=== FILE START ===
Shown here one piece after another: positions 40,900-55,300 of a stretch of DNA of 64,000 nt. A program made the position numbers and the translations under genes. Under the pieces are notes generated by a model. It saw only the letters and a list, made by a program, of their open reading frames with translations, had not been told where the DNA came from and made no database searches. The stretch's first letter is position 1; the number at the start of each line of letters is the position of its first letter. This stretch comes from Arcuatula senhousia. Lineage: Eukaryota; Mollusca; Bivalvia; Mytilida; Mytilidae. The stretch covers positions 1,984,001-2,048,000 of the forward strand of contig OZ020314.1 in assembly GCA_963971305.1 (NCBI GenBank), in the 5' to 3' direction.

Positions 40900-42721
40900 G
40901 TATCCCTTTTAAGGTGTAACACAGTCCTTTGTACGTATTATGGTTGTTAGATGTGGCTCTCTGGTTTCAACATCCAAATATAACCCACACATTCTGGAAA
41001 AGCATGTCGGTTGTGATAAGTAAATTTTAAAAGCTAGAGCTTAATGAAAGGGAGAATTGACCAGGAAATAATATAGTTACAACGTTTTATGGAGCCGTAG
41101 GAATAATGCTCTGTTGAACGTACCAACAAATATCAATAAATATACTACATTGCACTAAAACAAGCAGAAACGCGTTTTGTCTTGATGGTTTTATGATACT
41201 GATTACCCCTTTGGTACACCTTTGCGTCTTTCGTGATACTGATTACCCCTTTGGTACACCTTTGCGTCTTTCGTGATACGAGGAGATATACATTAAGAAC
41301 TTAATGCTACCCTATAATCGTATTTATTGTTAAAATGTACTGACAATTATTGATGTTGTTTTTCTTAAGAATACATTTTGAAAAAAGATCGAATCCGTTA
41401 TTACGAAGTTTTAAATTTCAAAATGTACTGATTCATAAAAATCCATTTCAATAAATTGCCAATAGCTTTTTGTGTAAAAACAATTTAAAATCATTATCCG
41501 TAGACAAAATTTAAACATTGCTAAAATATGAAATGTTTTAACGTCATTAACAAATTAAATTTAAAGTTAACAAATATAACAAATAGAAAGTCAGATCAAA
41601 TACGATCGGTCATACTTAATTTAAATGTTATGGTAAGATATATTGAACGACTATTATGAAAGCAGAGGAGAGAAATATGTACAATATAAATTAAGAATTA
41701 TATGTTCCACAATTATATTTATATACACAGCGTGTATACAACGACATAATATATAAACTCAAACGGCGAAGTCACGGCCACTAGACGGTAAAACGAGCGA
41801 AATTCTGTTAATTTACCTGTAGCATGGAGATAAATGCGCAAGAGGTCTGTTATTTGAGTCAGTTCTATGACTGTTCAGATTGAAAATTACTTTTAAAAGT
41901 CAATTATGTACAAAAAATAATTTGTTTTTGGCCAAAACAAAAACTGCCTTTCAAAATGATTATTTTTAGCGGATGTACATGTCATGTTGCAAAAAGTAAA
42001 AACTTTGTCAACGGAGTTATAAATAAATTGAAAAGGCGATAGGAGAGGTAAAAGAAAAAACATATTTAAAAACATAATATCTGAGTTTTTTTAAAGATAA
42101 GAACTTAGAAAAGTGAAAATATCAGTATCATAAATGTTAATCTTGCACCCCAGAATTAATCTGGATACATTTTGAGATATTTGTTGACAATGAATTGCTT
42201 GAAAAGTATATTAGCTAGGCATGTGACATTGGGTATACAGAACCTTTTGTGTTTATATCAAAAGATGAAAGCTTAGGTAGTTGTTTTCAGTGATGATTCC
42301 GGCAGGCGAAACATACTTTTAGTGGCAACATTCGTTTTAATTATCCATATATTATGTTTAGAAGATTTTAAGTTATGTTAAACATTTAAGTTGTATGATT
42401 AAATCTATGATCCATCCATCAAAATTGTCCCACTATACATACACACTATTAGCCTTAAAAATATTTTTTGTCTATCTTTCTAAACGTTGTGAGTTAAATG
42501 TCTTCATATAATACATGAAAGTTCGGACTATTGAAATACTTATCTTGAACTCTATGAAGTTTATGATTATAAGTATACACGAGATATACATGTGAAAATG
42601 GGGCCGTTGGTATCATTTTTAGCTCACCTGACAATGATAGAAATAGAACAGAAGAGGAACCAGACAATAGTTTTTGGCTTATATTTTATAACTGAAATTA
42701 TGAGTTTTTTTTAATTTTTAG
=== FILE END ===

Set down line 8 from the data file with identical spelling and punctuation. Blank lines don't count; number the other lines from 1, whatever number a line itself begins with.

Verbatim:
41301 TTAATGCTACCCTATAATCGTATTTATTGTTAAAATGTACTGACAATTATTGATGTTGTTTTTCTTAAGAATACATTTTGAAAAAAGATCGAATCCGTTA